Source: CRC for Developing Northern Australia (CRCNA)

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Scion welcomes new GM Māori Forestry Futures

Hemi Rolleston has joined Scion as General Manager Māori Forestry Futures, a new executive role at New Zealand’s Crown research institute.

Hemi (Ngāti Whakaue, Ngāi Te Rangi and Ngāti Ranginui) was welcomed at a pōwhiri on Wednesday 27 February. He comes to Scion after five years at Callaghan Innovation, and before then Hemi spent seven years as the Inaugural Chief Executive of Te Awanui Hukapak, a 100% Maori owned kiwifruit company in Mount Maunganui.

Hemi says he is “very excited to be joining Scion to bring my skills, experience and connections to an organisation that has such a pivotal role to play in partnering with Māori. I have been privileged to have been part of the Callaghan Innovation journey and now I look forward to the new challenge ahead. And of course, I am personally thrilled to be returning home.”

A former Director of the Rotorua Lakes Council entity Grow Rotorua and Priority One in Tauranga, Hemi is currently a Director on Ngāti Whakaue Assets Trust and Ngamanawa Inc who have significant investments in Forestry.

Scion Chief Executive Dr Julian Elder says the General Manager Māori Forestry Futures is a new senior leadership role that will assist Scion to enhance and respond effectively to the significant involvement of Māori in the New Zealand forestry sector.

Source: Scion

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Buy and Sell

One to end the week on ... post turtles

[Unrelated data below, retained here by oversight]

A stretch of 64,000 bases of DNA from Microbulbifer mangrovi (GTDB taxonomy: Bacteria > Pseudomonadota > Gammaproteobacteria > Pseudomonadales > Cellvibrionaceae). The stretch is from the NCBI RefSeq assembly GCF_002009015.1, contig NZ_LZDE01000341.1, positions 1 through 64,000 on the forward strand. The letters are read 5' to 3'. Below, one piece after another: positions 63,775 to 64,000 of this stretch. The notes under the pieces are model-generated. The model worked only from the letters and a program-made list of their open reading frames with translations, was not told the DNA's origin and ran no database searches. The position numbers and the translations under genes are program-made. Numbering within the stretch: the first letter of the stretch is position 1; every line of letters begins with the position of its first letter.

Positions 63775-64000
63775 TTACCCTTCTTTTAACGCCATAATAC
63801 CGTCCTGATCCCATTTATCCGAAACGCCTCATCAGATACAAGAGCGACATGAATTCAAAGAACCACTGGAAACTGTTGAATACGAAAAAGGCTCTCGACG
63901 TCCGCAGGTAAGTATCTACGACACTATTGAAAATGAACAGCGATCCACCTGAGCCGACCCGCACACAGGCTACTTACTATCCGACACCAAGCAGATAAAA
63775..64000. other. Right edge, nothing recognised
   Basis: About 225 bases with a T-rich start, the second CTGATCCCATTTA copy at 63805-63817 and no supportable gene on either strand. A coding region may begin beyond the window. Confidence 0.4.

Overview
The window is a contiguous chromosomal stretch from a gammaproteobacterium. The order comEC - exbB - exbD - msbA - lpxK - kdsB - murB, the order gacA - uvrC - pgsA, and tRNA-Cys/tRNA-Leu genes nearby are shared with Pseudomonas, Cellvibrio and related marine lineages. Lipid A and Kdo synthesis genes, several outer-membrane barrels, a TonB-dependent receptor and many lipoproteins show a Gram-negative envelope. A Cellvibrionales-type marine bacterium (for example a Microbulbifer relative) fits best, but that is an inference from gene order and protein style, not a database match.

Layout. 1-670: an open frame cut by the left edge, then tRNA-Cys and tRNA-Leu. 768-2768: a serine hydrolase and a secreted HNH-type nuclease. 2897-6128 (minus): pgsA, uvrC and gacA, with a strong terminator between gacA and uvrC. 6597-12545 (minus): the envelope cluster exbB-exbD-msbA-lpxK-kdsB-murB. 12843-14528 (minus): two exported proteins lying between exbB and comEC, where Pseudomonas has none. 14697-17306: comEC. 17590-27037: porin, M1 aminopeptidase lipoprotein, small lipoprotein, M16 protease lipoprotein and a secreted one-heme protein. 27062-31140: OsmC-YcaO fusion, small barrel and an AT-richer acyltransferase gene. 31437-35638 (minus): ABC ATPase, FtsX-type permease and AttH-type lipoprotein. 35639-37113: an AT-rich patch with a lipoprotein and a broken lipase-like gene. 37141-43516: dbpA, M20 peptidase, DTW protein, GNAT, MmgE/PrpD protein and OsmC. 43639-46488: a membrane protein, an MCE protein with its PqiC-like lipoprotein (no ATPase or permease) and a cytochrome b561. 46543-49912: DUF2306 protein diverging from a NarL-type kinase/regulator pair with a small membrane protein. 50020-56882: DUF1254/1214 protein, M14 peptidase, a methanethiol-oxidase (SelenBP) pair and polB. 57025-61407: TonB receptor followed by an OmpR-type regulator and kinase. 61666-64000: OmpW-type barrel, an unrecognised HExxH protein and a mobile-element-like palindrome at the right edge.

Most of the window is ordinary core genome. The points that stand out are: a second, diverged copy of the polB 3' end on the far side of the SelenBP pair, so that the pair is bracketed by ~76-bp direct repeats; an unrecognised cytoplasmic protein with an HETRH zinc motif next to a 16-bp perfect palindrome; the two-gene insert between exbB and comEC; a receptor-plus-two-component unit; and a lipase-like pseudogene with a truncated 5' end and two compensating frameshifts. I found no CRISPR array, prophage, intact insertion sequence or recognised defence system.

While stitching a cut on the hand of a 75-year-old farmer, whose hand was caught in the squeeze gate while working cattle, the doctor struck up a conversation with the old man.

Eventually, the topic got around to politicians and their role as our leaders.

The old farmer said, “Well, as I see it, most politicians are ‘Post Turtles’.”

Not being familiar with the term, the doctor asked him what a ‘post turtle’ was.

The old rancher said, “When you’re driving down a country road and you come across a fence post with a turtle balanced on top, that’s a post turtle,”

The old farmer saw the puzzled look on the doctor’s face so he continued to explain, “You know he didn’t get up there by himself, he doesn’t belong up there, he doesn’t know what to do while he’s up there, he’s elevated beyond his ability to function, and you just wonder what kind of idiot put him up there to begin with.”

Best explanation of a politician I’ve ever heard.

And on that note, enjoy your weekend. For our North American readers, we look forward to meeting up with a number of you next week at the HarvestTECHX event being run in Vancouver. Well over 200 harvesting contractors and technology and equipment suppliers have registered. Cheers.

Brent Apthorp
Editor, Friday Offcuts
Distinction Dunedin Hotel
6 Liverpool Street, Dunedin 9016, New Zealand
PO Box 904, Dunedin 9054, New Zealand
Tel: +64 (03) 470 1902, Mob: +64 21 227 5177, Fax: +64 (03) 470 1906
Web page:

This week's extended issue, along with back issues, can be viewed at